Friday, August 28, 2020

Too Hot to Handle: The Peasants Are Revolting

In which our regular writers toss around subjects a little more volatile than usual.

Joel Kotkin of The Daily Beast coins the term “Great Rebellion” to describe the phenomenon of eroding trust in elite opinion-shapers: scientists, politicians, economists, corporatists and the media. He’s not alone: Village Voice and even the Huffington Post have just run similar articles.

Tom: The peasants are revolting, Immanuel Can.

Not Buying the Party Line

We’re not seeing it yet in Canada, but few of us anywhere these days can remain unaffected for long by any major global trend. Whether it’s Brexit, Donald Trump’s populist evisceration of traditional conservatism or even the rise of nationalist political entities across Europe, it seems Kotkin is on to something: the average Joe, Jean-Luc or Jonas is not buying the party line any more.

Does that fairly describe what you observe when you look around you, IC?

Immanuel Can: To be honest, Tom, I’m really not certain. There can be multiple reasons why people want to upset the political apple-cart. I’m not sure they all really reflect a deliberate or intelligent rejection of the status quo. I wish they did, but the cynical part of me sometimes doubts it.

Maybe Brexit, for example, reflects genuine, thoughtful opting out: I sincerely hope it does, because I think it’s the right direction for the UK.

But in other cases, the motives for political unrest may well be less noble.

Multiple Causes of Discontent

Among these might be: the cult of celebrity, desire to see conflict happen, unfocused anger, fear for the future, resentment of the achievements of others, naivety, and an inflated sense of entitlement that turns every political event into an occasion for grievance. To sort them out would take a neat piece of sociology, to be sure.

Tom: Agreed. Even Kotkin says there are multiple causes of the discontent, and that there is no coherent narrative that explains all of it. But I’m not so much interested in the cause as the effect, because we haven’t seen anything on this scale in the Western world in our lifetimes. I mean, Australia is a little off our radar, but they’ve had four different Prime Ministers since mid-2013. Now sure, they have a more dynamic and responsive system than, say, the U.S., but that’s a lot of political upheaval in a very short period. The last twenty or thirty years there did not look like that. They had a comparatively stable system with leaders serving eight and six year terms for a generation.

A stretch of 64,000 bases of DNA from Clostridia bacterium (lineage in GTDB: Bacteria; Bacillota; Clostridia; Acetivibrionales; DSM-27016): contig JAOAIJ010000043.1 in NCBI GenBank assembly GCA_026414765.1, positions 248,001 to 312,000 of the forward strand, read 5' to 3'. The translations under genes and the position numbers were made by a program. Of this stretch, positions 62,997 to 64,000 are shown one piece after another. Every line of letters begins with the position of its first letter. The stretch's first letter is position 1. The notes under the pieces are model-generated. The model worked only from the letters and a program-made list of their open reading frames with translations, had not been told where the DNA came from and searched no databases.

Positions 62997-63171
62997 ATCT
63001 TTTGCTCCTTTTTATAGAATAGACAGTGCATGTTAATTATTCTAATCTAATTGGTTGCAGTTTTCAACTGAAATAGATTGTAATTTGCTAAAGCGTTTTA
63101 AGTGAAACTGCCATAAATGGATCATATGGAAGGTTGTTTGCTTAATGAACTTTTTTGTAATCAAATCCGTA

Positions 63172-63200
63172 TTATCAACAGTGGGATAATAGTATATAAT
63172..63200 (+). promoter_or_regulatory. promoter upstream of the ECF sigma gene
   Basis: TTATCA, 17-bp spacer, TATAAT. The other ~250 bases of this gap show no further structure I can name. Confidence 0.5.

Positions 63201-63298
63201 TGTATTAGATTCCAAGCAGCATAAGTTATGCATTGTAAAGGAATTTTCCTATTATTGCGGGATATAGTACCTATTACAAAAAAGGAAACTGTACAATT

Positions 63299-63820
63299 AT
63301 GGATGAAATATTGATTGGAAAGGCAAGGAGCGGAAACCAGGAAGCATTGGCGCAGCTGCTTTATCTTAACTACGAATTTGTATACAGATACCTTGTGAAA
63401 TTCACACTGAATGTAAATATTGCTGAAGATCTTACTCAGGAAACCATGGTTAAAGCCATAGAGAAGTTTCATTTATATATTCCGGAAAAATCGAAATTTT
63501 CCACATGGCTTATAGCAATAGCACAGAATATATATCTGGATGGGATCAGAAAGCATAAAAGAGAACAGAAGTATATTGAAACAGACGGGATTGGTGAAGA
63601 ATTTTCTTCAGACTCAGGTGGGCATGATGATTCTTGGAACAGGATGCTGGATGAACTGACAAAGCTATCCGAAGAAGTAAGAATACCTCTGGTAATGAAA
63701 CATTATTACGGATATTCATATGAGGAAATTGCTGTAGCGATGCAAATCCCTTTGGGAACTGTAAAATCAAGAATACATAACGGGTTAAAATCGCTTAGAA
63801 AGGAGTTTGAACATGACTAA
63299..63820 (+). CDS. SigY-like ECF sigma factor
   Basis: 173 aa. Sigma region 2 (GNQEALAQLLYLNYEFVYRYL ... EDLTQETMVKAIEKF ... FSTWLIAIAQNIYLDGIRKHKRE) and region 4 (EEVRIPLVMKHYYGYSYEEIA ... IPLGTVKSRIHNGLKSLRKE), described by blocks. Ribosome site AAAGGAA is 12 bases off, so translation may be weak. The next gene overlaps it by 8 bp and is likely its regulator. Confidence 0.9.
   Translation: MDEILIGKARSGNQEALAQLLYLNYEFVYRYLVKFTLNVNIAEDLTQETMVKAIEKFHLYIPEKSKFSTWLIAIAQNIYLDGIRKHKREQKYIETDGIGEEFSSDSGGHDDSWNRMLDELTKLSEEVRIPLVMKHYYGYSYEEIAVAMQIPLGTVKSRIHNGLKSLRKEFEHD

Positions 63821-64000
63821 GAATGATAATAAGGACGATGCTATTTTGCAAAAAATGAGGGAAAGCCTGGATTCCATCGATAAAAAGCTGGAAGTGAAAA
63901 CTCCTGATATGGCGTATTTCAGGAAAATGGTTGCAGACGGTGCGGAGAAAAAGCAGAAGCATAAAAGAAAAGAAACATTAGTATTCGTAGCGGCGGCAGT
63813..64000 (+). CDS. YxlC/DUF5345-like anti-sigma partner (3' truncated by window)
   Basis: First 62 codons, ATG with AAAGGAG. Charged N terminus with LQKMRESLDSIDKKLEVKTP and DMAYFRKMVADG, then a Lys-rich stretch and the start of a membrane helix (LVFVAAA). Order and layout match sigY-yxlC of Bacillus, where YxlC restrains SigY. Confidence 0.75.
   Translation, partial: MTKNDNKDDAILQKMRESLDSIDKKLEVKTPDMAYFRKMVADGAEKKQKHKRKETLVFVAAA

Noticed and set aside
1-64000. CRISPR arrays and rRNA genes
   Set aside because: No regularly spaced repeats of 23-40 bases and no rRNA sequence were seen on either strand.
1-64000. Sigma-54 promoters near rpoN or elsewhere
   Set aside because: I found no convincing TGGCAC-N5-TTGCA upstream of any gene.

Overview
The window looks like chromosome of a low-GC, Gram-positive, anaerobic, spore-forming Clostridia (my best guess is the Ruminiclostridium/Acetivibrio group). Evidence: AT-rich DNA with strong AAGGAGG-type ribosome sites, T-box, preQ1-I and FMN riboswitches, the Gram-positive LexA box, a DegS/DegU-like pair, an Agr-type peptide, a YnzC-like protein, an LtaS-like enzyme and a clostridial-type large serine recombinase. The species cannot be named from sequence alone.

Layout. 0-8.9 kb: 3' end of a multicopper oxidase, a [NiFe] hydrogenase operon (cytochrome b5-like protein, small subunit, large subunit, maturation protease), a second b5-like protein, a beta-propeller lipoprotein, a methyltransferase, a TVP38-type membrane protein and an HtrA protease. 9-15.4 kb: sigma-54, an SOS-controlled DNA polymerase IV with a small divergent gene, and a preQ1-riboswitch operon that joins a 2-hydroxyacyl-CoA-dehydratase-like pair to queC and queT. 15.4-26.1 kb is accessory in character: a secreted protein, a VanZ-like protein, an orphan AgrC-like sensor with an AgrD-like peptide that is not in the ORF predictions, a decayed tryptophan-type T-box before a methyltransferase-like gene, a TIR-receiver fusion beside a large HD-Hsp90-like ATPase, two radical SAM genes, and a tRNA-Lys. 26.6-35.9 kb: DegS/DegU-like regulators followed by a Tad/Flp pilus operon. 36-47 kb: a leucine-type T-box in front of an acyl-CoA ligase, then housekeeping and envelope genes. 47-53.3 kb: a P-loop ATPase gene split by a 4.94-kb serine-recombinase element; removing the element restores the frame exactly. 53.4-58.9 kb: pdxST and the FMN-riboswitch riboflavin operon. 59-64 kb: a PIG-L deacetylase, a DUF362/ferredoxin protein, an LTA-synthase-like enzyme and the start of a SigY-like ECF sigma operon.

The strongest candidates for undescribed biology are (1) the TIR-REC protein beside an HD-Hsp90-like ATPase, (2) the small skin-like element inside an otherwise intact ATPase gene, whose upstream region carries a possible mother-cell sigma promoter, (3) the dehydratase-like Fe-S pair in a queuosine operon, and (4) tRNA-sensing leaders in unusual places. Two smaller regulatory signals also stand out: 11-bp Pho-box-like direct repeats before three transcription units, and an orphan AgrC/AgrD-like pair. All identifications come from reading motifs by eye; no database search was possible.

IC: I think there is certainly an increasing body of evidence to suggest that the average person is less impressed with status quo politics. What do you make of it, Tom?

Waiting for the Big One

Tom: Well, as a Christian who believes that the fulfillment of biblical prophecy is primarily literal (since so many prophecies have already been literally fulfilled), one fairly natural reaction is to think, “Look, omens of the End Times!” After all, we read about a coming “Great Rebellion” which will result in the revelation of someone called “the man of lawlessness” and the “son of destruction”, a world leader who will have global dominion and be empowered directly by Satan himself. And that may well be the case, though it’s way too early to say. Christians have been fooled before, and I’ve developed a little bit of sales resistance over the years to enthusiastic proclamations like “This is it! This is the big one!”

IC: Right. Let’s not go guessing God’s timing. But I do think the recent change does show a couple of things we can safely say. Let me suggest it shows conclusively that 1) it is not impossible that the world’s political systems should lose credibility and go into major crisis, opening up an opportunity for a powerful, charismatic world leader or a new political system to present itself as a global solution, and 2) the Internet and other forms of connectivity are remolding the brains of a generation of people, changing their inclinations, thought-patterns and levels of rationality, while at the same time opening them up to a lot of stuff they never thought about before. I’m confident of those two things: fair enough?

Spirits in a Material World

Tom: Surely. It accounts for Kotkin’s charge of ideological incoherence among the masses, which is one thing I think he gets right. For instance, in America there’s a whole mass of people who want change and would see the system burned down to achieve it. Some want Donald Trump-style change. Some want Bernie Sanders-style change. Some don’t know or care what kind of change it is, as long as things are different.